A Blind Cat Can Live a Happy Life

The sooner you catch signs of visual impairment, the better her prognosis and adjustment

You may notice your cat becoming hesitant about moving around the house. Or, you rearranged the furniture and your cat is bumping into things. What’s happening? Your cat may be going or have become blind.

Blindness in cats has numerous causes. Rarely, a cat may be born blind or have serious neonatal eye infections that cause blindness. Although cats that are blind from birth can lead relatively normal lives, they should not be allowed outside. These cats tend to use their senses of hearing and smell for guidance and can compensate fairly well if they are in a familiar environment like their home.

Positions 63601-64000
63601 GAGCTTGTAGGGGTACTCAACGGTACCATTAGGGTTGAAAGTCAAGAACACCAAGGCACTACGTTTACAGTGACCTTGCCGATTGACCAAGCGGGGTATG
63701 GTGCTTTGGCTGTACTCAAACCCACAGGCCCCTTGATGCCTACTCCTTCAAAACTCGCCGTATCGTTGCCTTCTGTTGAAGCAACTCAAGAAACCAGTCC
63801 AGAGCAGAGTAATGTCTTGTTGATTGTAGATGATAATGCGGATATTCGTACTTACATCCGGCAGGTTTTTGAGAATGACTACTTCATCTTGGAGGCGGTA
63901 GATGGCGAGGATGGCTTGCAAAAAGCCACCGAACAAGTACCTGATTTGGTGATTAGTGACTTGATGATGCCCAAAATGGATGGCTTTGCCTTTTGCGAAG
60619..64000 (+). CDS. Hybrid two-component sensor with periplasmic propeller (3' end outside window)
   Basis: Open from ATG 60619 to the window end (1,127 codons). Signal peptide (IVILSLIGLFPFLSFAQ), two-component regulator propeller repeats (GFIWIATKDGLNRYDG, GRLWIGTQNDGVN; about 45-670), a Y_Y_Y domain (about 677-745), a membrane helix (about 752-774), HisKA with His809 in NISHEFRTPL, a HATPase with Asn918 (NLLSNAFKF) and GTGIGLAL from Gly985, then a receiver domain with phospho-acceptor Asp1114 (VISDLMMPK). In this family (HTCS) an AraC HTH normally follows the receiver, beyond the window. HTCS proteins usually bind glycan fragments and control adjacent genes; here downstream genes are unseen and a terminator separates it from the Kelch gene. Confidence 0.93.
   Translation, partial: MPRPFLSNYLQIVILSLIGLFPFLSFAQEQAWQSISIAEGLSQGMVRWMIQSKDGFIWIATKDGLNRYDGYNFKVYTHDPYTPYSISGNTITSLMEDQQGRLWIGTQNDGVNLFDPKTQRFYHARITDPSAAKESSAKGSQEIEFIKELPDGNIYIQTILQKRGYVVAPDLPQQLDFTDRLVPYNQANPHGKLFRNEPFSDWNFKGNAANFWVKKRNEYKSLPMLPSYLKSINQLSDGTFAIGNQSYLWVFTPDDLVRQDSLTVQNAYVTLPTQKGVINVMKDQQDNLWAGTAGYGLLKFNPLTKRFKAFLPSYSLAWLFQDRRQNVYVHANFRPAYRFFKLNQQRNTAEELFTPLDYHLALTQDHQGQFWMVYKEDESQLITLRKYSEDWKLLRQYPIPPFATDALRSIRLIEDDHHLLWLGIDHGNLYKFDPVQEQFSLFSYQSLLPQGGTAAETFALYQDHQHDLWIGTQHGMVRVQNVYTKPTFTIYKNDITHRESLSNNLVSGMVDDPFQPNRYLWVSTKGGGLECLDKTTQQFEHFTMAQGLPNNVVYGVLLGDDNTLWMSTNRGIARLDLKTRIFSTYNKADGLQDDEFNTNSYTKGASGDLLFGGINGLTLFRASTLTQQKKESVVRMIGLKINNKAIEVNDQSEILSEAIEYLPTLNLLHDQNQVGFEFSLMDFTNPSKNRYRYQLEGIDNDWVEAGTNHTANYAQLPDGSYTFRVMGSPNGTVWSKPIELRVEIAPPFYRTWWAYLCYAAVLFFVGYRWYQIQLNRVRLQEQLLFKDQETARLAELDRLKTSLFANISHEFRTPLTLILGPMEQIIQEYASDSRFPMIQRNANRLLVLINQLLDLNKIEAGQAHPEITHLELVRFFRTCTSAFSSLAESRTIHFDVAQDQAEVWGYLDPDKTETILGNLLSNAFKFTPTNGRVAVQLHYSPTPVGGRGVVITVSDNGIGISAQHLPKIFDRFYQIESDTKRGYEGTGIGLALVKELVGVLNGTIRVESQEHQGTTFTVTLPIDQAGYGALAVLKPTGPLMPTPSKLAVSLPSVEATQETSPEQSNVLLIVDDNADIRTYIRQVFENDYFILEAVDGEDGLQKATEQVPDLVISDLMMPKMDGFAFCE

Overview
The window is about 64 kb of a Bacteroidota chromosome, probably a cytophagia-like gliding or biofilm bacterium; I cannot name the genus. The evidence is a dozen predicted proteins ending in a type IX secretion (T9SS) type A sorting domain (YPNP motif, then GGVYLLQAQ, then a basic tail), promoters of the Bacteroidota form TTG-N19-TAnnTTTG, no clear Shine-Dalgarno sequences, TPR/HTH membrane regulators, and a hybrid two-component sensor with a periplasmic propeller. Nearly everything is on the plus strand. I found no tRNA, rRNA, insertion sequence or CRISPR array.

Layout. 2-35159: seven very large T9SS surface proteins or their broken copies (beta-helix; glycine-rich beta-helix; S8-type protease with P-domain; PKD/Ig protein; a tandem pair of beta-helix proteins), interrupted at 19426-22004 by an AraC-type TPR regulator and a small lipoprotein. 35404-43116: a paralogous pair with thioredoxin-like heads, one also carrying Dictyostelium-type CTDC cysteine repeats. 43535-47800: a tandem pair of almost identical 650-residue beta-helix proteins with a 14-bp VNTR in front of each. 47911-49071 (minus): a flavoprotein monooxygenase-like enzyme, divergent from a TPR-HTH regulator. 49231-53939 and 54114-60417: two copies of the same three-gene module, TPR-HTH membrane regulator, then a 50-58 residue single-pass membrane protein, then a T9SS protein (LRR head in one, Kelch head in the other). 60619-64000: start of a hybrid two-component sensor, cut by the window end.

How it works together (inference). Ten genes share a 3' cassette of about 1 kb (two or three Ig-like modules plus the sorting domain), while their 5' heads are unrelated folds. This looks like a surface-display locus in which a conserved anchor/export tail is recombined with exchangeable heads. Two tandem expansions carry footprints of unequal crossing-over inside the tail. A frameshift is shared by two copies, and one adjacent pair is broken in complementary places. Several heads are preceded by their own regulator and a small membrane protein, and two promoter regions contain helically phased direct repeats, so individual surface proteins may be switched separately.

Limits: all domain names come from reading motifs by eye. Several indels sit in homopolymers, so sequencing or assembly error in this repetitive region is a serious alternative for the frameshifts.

Trauma, along with some other conditions such as retinal detachment, can lead to acute blindness. A cat who has had normal vision and becomes acutely blind does not have time to adjust to gradual vision loss. These cats may either freeze in place due to fear or run wildly in a panic. It is best to confine these cats to a large dog crate with litter box, food and water bowls, and a bed to curl up in while seeking veterinary consultation. A veterinary consult should be sought in any case of acute blindness.

Likely Causes

Eric C. Ledbetter, DVM, DACVO, Associate Professor of Ophthalmology at Cornell University College of Veterinary Medicine, says, “The most common causes of blindness in cats are hypertensive retinopathy, glaucoma, and uveitis.” While these conditions can lead to permanent vision loss, if caught early, treatment may prevent or delay the progression to blindness.